Not every investor is comfortable participating in higher than normal risk investments. Some are, however, and some of these investments are only available to a certain subsection of investors, referred to as accredited investors. These investments may involve purchasing into real estate portfolios, investing in start-up companies, or diversifying investments through hedge funds. Investors wishing to take part in these investment opportunities must meet the accredited investor definition.
Per SEC regulations, investing in these riskier opportunities is permitted, but only by persons or entities that have met the SEC accredited investor criteria, much of which involves the attainment and possession of a significant amount of financial wealth and/or knowledge.
These accredited investors have access to numerous unregistered securities – these are different than the stock market opportunities available to the general public. SEC rules require businesses endeavoring to raise capital to verify if their potential investors fulfill specific requirements. If investors meet the accredited investor definition requirements, they are legally allowed to invest in these financial securities.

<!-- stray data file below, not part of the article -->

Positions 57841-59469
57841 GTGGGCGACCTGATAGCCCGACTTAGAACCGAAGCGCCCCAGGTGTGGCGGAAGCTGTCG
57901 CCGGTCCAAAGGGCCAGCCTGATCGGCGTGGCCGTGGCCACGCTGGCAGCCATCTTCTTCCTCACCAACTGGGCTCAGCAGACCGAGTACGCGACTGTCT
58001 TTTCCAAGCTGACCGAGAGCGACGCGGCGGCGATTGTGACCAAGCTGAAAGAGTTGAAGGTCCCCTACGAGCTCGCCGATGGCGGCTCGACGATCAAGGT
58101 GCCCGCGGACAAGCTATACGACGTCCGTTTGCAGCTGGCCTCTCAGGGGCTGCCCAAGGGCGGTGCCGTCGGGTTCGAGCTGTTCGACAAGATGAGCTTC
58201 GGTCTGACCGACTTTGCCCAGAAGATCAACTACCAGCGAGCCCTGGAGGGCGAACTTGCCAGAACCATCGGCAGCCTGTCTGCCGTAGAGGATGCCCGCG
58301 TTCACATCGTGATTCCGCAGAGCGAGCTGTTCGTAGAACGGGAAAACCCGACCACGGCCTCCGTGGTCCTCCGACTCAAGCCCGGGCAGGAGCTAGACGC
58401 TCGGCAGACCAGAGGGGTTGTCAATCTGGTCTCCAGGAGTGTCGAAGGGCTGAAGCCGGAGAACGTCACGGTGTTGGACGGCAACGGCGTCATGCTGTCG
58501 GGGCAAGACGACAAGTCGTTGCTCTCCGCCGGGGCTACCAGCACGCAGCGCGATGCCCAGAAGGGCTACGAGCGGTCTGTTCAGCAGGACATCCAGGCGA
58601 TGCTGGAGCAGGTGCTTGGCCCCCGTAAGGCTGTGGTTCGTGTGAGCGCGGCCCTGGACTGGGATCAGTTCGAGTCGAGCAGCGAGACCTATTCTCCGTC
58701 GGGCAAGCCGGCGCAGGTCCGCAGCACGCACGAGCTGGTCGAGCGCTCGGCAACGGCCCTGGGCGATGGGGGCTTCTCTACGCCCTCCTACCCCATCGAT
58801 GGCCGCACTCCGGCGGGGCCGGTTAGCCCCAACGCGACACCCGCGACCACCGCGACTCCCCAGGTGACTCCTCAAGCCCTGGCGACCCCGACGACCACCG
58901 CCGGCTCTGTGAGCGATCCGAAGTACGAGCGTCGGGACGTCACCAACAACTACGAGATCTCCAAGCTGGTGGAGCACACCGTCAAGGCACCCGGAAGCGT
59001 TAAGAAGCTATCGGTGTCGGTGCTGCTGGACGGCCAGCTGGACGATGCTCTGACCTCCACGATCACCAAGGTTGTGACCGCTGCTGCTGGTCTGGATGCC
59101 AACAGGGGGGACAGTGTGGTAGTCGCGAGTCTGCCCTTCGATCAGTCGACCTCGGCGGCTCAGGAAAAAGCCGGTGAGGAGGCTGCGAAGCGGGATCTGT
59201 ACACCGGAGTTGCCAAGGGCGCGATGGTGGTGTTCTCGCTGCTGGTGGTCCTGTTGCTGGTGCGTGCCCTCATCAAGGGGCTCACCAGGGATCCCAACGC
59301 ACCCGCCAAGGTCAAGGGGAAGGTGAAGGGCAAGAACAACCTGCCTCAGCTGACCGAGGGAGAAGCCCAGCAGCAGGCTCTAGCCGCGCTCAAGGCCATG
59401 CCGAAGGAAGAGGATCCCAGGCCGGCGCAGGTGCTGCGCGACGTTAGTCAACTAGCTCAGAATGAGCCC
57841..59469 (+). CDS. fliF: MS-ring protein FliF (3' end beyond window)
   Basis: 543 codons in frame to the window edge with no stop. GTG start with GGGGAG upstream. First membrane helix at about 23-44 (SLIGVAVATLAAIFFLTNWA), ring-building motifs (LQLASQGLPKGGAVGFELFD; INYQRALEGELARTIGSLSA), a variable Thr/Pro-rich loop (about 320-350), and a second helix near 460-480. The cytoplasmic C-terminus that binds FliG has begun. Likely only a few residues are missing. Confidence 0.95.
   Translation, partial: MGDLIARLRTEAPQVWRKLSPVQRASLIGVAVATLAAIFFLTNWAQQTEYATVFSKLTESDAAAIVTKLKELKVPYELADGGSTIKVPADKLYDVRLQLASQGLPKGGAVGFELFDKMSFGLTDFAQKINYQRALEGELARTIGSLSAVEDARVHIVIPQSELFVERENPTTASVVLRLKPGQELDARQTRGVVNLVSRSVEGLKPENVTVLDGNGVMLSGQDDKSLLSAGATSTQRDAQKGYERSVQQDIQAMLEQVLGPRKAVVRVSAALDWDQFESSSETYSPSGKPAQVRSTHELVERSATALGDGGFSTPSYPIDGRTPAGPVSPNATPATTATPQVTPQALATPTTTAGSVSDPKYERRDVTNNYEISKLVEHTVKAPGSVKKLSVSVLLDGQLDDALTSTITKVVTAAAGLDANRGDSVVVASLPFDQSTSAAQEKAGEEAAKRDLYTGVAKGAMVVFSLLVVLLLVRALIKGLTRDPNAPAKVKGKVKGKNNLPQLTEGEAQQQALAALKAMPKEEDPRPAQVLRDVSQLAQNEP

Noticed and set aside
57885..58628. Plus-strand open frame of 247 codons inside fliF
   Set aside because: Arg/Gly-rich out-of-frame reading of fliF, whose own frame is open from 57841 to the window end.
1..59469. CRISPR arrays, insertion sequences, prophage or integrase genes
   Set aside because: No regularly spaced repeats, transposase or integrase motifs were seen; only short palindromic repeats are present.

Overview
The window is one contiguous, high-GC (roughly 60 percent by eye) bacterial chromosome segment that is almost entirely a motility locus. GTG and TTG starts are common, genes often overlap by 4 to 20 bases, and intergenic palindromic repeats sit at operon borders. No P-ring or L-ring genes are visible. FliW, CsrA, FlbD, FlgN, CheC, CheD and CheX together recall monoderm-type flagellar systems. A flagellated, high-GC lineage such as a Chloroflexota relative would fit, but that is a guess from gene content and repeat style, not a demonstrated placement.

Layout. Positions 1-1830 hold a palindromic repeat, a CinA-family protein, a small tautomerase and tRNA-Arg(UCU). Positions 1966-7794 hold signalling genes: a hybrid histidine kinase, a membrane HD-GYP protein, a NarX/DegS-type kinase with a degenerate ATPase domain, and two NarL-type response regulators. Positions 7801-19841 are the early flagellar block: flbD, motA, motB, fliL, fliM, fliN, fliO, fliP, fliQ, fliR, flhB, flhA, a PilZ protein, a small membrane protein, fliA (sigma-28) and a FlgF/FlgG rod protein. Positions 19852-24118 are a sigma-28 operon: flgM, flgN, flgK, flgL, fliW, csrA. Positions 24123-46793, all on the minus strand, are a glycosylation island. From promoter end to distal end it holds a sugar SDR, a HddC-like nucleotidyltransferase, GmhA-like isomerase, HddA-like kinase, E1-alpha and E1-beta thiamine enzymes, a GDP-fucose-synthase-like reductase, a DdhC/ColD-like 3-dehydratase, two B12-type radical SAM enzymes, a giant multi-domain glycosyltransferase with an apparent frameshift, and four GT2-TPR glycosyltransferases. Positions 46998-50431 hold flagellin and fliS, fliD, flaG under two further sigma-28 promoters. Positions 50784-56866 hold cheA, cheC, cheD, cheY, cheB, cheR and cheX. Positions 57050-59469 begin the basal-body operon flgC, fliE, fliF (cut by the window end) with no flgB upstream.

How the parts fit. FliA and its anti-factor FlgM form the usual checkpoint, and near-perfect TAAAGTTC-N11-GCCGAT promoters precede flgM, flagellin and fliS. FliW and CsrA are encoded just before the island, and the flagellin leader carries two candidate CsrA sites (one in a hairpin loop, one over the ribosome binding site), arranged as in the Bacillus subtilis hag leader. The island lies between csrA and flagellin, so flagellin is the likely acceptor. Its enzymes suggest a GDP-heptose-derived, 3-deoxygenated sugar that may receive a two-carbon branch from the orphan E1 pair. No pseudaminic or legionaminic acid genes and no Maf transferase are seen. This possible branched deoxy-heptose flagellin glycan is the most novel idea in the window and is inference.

Common qualification for to Become an Accredited Investor
An investor must meet one of the conditions below to be called an accredited investor:
- Yearly income greater than $200,000 USD as an individual or $300,000 USD with a spouse or spousal equivalent for the past two years, anticipating the same or greater income level in the current year. Net worth over $1 million USD, either individually or jointly with a spouse or spousal equivalent – cannot include the value of your primary residence.
- Registered investment adviser or broker.
- General partner, director, executive officer, or knowledgeable employee at the company offering the security.
- Possess Series 82, 65, and 7 licenses.
There are other ways to qualify recently authorized by the SEC as well.
If an entity has assets in excess of $5 million USD, it may be classified as an accredited investor. If the equity owners of an entity are accredited investors, then the entity may qualify as meeting the accredited investor definition with the caveat that the entity may not be created for the singular purpose of buying a certain security.